Last month, the Ninth Circuit affirmed dismissal of a putative class action that challenged certain fees imposed for property inspections conducted after the named plaintiffs had defaulted on their mortgages. Demonstrating the value of the increased pleading requirements set by Federal Rule of Civil Procedure 9, the Ninth Circuit’s decision in Vega v. Ocwen Financial Corp. Case No. 15-555885, will assist financial services defendants facing fraud claims in connection with default servicing obligations.
In Vega, the defendant, Ocwen, charged the plaintiffs for property inspections conducted after the plaintiffs defaulted on their loans. The plaintiffs had agreed in their standard form mortgage contract that their lenders and servicers could “charge the plaintiffs for property inspections that are ‘reasonable or appropriate’ to protect the lenders’ interest in the properties” and to pass those costs on to the plaintiffs. Slip Op. at 4. After the plaintiffs defaulted, Ocwen sent property inspectors out to the plaintiffs’ properties to ensure that the properties were occupied and maintained. The plaintiffs sued Ocwen for this, alleging violations of RICO and the California Unfair Competition Law, among other violations. The plaintiffs alleged that Ocwen had conspired to commit fraud by failing to disclose the allegedly unnecessary fees, and to support these claims, the plaintiffs claimed the inspections were ordered automatically, that they were too frequent, and that they went unreviewed.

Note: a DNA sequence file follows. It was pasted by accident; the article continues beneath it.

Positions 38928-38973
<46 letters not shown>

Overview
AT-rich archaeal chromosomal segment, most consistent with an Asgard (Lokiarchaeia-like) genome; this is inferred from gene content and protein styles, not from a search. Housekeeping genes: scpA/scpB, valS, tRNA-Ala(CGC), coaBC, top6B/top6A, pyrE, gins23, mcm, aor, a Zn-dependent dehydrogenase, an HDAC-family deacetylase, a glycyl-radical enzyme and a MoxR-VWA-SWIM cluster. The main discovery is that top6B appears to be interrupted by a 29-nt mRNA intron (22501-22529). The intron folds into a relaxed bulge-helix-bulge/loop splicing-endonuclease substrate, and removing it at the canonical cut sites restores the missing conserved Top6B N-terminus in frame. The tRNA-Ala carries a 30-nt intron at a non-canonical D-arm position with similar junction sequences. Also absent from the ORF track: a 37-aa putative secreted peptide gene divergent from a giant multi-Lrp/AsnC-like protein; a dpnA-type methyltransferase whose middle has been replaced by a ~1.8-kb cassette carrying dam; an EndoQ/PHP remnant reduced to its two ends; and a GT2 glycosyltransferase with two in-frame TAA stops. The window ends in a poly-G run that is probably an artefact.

Affirming dismissal, the Ninth Circuit concluded that these allegations did not support the plaintiffs’ fraud allegations, explaining that these allegations were insufficient because they did not create an inference that the inspections were not performed in accordance with the terms of plaintiffs’ mortgage contracts. Default servicing organizations facing similar claims may find the reasoning in this opinion helpful in their own litigations, particularly where plaintiffs have included allegations of fraud in their suits.